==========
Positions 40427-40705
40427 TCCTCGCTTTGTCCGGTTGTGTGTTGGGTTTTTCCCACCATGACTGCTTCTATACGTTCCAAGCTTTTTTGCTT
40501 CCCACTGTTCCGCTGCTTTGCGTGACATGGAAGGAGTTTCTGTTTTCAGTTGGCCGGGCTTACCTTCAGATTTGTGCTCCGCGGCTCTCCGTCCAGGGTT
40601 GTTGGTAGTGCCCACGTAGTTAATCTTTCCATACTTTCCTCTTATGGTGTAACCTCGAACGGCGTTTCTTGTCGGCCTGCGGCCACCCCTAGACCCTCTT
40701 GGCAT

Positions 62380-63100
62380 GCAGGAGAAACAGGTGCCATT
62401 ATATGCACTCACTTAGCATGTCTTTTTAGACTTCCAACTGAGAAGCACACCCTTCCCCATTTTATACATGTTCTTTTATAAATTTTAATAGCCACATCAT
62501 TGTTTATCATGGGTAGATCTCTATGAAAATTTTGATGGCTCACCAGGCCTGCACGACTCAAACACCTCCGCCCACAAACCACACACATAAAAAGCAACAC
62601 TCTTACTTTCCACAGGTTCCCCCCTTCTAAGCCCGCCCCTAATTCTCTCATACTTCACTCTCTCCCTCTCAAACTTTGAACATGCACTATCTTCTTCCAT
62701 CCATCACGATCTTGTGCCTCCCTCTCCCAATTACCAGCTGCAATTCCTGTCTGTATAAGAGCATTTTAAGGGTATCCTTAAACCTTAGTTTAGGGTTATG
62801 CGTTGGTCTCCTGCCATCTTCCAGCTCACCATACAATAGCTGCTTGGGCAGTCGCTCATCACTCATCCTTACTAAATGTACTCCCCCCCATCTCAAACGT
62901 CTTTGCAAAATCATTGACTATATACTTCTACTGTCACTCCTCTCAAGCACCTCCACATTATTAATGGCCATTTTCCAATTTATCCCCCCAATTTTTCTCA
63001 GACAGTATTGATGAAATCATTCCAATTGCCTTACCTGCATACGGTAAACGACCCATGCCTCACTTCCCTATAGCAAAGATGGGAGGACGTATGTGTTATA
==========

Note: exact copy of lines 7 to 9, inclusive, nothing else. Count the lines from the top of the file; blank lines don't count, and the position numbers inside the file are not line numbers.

62380 GCAGGAGAAACAGGTGCCATT
62401 ATATGCACTCACTTAGCATGTCTTTTTAGACTTCCAACTGAGAAGCACACCCTTCCCCATTTTATACATGTTCTTTTATAAATTTTAATAGCCACATCAT
62501 TGTTTATCATGGGTAGATCTCTATGAAAATTTTGATGGCTCACCAGGCCTGCACGACTCAAACACCTCCGCCCACAAACCACACACATAAAAAGCAACAC